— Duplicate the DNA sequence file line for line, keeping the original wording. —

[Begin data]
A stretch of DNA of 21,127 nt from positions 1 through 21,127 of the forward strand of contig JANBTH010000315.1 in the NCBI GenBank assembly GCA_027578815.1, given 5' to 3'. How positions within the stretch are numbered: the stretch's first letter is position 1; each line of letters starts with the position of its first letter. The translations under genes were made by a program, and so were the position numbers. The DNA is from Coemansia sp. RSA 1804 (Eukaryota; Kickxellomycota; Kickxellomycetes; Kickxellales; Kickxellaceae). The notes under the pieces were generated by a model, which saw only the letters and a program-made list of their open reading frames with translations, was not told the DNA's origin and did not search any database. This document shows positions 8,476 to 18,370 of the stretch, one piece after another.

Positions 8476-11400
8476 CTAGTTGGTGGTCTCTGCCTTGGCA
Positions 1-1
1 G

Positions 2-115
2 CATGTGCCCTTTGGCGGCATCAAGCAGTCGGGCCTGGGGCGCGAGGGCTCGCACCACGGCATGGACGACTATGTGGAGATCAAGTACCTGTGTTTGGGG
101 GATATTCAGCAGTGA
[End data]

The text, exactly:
A stretch of DNA of 21,127 nt from positions 1 through 21,127 of the forward strand of contig JANBTH010000315.1 in the NCBI GenBank assembly GCA_027578815.1, given 5' to 3'. How positions within the stretch are numbered: the stretch's first letter is position 1; each line of letters starts with the position of its first letter. The translations under genes were made by a program, and so were the position numbers. The DNA is from Coemansia sp. RSA 1804 (Eukaryota; Kickxellomycota; Kickxellomycetes; Kickxellales; Kickxellaceae). The notes under the pieces were generated by a model, which saw only the letters and a program-made list of their open reading frames with translations, was not told the DNA's origin and did not search any database. This document shows positions 8,476 to 18,370 of the stretch, one piece after another.

Positions 8476-11400
8476 CTAGTTGGTGGTCTCTGCCTTGGCA
Positions 1-1
1 G

Positions 2-115
2 CATGTGCCCTTTGGCGGCATCAAGCAGTCGGGCCTGGGGCGCGAGGGCTCGCACCACGGCATGGACGACTATGTGGAGATCAAGTACCTGTGTTTGGGG
101 GATATTCAGCAGTGA